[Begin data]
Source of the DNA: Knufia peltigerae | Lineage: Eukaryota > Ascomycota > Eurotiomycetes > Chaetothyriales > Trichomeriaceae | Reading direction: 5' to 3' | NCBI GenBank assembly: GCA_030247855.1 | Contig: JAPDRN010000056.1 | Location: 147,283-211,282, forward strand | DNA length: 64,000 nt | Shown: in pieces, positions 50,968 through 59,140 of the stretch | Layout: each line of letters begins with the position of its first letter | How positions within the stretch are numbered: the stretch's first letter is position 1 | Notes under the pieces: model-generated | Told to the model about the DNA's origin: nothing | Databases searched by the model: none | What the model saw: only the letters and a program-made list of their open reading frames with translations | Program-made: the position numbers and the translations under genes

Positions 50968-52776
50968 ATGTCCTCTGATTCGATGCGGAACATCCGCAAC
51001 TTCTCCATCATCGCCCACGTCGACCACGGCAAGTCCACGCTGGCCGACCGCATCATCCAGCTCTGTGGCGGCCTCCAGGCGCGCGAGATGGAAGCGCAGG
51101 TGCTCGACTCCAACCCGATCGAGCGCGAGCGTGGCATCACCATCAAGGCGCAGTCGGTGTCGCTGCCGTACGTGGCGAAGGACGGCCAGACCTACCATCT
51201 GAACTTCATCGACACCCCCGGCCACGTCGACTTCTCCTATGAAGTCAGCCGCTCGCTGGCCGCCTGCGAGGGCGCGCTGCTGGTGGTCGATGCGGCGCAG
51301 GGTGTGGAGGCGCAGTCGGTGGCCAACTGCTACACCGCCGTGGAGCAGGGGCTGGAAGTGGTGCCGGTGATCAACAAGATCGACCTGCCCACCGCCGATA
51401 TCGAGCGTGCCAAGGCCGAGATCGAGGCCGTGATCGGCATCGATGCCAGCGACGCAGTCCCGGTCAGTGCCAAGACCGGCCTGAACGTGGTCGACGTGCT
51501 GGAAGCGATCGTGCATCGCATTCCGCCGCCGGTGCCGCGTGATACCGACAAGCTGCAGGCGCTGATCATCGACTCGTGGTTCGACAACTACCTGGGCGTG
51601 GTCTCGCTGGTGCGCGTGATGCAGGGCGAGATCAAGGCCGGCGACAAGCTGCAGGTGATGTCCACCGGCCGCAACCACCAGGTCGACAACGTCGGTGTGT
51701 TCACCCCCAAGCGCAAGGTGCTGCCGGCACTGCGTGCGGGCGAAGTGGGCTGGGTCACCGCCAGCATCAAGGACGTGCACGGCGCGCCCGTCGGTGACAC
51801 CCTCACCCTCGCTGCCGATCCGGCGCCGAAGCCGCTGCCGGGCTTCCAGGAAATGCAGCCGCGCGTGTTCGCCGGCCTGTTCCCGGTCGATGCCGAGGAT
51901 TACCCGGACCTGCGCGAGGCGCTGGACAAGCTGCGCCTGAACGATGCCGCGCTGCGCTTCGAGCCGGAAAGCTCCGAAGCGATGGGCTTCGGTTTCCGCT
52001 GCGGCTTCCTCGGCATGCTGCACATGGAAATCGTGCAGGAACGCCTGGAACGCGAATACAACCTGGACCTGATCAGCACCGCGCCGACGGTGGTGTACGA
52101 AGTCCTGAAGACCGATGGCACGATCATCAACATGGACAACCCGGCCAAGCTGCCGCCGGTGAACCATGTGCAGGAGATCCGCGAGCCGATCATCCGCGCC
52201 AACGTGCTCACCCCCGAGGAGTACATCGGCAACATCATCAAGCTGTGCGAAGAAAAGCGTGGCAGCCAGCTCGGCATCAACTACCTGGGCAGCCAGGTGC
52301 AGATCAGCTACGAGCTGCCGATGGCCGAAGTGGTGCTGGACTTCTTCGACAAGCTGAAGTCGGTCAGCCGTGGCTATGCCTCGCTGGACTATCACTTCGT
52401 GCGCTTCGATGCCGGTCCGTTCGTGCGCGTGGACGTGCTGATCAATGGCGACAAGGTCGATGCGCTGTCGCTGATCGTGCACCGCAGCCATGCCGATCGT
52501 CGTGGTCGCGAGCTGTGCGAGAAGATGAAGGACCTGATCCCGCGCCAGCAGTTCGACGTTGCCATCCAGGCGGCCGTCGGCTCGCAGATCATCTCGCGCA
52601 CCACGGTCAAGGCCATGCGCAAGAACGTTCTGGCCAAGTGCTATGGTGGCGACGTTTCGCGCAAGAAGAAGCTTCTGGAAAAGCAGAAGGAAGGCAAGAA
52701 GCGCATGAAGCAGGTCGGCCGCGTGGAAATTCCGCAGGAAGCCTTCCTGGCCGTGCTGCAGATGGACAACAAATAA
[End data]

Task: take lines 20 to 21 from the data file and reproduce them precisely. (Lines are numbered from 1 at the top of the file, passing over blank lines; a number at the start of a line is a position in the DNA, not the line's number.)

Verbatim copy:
52601 CCACGGTCAAGGCCATGCGCAAGAACGTTCTGGCCAAGTGCTATGGTGGCGACGTTTCGCGCAAGAAGAAGCTTCTGGAAAAGCAGAAGGAAGGCAAGAA
52701 GCGCATGAAGCAGGTCGGCCGCGTGGAAATTCCGCAGGAAGCCTTCCTGGCCGTGCTGCAGATGGACAACAAATAA